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What’s the Most Important Cultural Object in the World?

By Terp Staff

Collage of gears, papers, a building, an eye, etc.

Illustration by Lincoln Agnew

Illustration by Lincoln Agnew

Bill Bowerman
Chair, Department of Environmental Science and Technology

The four copies of the Magna Carta, for the essence of governance and rights is derived from it. This is especially true in our current time, when we have questions of the rule of law and the role of the sovereign. While we are a melting pot of nationalities in our country, which is our great strength, the origin of our laws is derived from the United Kingdom, and ultimately, from this document.

Henry C. Boyd III
Clinical Professor of Marketing, Robert H. Smith School of Business

The Gettysburg Address. In a two-minute speech, Abraham Lincoln encapsulates the rationale for the Union cause. The U.S. Civil War, in many respects, becomes the inevitable test of the proposition that all men are created equal (even those held in bondage). In plainspoken language with an almost hypnotic cadence, Lincoln showcases his political genius to forge a connection with the common man. To this day, Americans still cherish his deftly chosen phrases such as “they gave the last full measure of devotion,” “a new birth of freedom” and “government of the people, by the people, for the people shall not perish from the earth.”

Janet Chernela
Professor, Department of Anthropology

I have long thought that the so-called “flower burial” found at Shanidar Cave in Northern Iraq in 1975 is one of the most important assemblages of human intentionality yet known. The site contains the remains of at least 10 Neanderthal adults and one child dating to between 60,000 and 90,000 years ago. So far it would seem not to be cultural. But one of the skeletons is dusted with pollen as though flowers were strewn over the body. Although the findings are all natural elements, when considered in context, they suggest the concept of an afterlife and, therefore, a language in which to conceive it.

Niklas Elmqvist
Professor, College of Information Studies

As a computer scientist, I don’t feel fully qualified to answer this question. But, if you will allow me to leave aside the real world for a moment, when I play Sid Meier’s Civilization (which I’ve done faithfully since the original in 1991), I tend to go for the Great Lighthouse of Alexandria early on because it gives all my naval units extra movement points. One of the seven wonders of the world, the Lighthouse was built by the Ptolemaic Kingdom sometime during the period 280–247 BC. Of course, with the new Civilization VI, the metagame is changing, with the Forbidden City, the Ruhr Valley, and the Eiffel Tower competing for top spots…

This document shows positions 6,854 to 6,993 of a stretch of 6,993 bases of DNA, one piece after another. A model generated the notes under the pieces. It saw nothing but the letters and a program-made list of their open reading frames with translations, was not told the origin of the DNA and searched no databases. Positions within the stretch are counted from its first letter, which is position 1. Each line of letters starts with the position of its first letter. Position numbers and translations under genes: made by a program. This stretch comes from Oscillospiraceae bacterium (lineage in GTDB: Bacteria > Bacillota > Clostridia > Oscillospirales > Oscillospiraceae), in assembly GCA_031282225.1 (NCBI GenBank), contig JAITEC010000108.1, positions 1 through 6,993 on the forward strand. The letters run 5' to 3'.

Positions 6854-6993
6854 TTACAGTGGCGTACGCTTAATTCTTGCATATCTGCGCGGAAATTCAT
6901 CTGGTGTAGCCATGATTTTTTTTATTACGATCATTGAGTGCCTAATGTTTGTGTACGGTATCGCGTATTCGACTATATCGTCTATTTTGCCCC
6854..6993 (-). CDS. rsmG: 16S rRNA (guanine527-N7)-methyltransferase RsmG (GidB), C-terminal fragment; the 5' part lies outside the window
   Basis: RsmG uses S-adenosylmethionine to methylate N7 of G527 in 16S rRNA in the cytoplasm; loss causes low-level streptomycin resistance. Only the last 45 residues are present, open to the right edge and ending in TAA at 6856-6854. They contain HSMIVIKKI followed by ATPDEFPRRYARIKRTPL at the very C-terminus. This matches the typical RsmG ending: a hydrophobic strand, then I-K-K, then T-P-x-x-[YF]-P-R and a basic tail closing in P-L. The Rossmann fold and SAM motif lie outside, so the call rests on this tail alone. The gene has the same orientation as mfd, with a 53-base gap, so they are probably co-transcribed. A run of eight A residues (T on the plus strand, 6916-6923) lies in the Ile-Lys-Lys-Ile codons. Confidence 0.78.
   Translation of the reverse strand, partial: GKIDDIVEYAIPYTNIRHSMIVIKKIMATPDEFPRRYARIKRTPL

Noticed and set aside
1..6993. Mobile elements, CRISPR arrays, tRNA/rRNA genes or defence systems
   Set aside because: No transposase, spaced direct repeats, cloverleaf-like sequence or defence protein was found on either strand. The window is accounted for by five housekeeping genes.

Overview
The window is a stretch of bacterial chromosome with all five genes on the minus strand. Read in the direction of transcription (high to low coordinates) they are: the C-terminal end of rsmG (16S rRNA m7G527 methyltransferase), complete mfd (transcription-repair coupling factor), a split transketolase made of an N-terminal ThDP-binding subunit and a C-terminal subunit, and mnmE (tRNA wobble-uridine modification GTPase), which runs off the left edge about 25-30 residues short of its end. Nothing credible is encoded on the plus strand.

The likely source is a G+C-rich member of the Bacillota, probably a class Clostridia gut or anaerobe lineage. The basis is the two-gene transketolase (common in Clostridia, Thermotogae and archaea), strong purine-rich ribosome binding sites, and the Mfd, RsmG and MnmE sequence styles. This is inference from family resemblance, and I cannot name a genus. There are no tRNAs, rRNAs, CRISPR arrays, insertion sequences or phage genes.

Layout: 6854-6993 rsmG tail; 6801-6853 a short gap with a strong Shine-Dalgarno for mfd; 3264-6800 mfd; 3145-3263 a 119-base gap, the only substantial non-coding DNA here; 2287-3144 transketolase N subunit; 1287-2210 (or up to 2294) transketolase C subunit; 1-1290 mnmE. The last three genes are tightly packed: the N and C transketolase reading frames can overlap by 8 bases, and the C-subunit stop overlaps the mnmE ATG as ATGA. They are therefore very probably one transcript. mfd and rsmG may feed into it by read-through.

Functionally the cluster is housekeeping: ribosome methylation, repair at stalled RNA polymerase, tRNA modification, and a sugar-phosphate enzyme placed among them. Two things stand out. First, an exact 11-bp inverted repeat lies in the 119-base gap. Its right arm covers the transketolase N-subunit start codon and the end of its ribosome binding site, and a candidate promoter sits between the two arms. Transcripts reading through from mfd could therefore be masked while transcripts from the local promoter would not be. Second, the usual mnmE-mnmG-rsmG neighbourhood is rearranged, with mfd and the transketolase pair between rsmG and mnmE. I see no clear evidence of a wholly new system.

Steve Mount
Associate Professor, Department of Cell Biology and Molecular Genetics

The Antikythera Mechanism is a complex clockwork device, or analog computer, dating to about 150 BCE in ancient Greece. The mechanism could track astronomical and lunar positions for calendric calculations, and predict eclipses of the sun and moon decades in advance. It was retrieved from the sea in 1901 in one piece, and X-ray tomography to image inside fragments of the crust-encased mechanism has allowed the identification of 37 bronze gears, and inscriptions that once covered the outer casing of the machine. This object illustrates the sophistication of “ancient” Mediterranean technology some 1,300 years before clockwork returned to Europe, and 2,100 years before digital computers.

Ana Ndumu
Postdoctoral Research Scholar, College of Information Studies

The most important cultural object in the world is the Cape Coast Castle in Ghana. More significant than the edifice itself is what took place in and through it. The “castle” was one of the most active ports during the slave trade. Despite the horrors of slavery, African diasporic communities continue to demonstrate strength and pride. The Cape Coast Castle is the setting of a book that I am currently reading, “Homegoing” by Yaa Gyasi. The Obama family visited the castle in 2009. I am looking forward to my first visit this year.

Philip Soergel
Professor and Chair, Department of History

The greatest inventions of the human hand were the alphabet and the pictograph. Literacy granted the human race the ability to keep records, to communicate with others at a distance and across the ages, and to nurture self-reflection and the internal world of the spirit. Most all the attributes we think of as typical of “society” can be traced to the abilities to read and write.

Margaret A. Walker
Assistant Clinical Professor, Art Education, Department of Teaching and Learning, Policy and Leadership

I don’t believe there is one “most important cultural object,” as every culture has created something of great significance to the shaping of our world. But one of the greatest objects to change and shape culture in Europe was Gutenberg’s printing press with moveable print. This allowed ideas to be spread much more quickly, and helped to democratize European society through access to literacy, education and learning, rather than being reserved for the moneyed elite.

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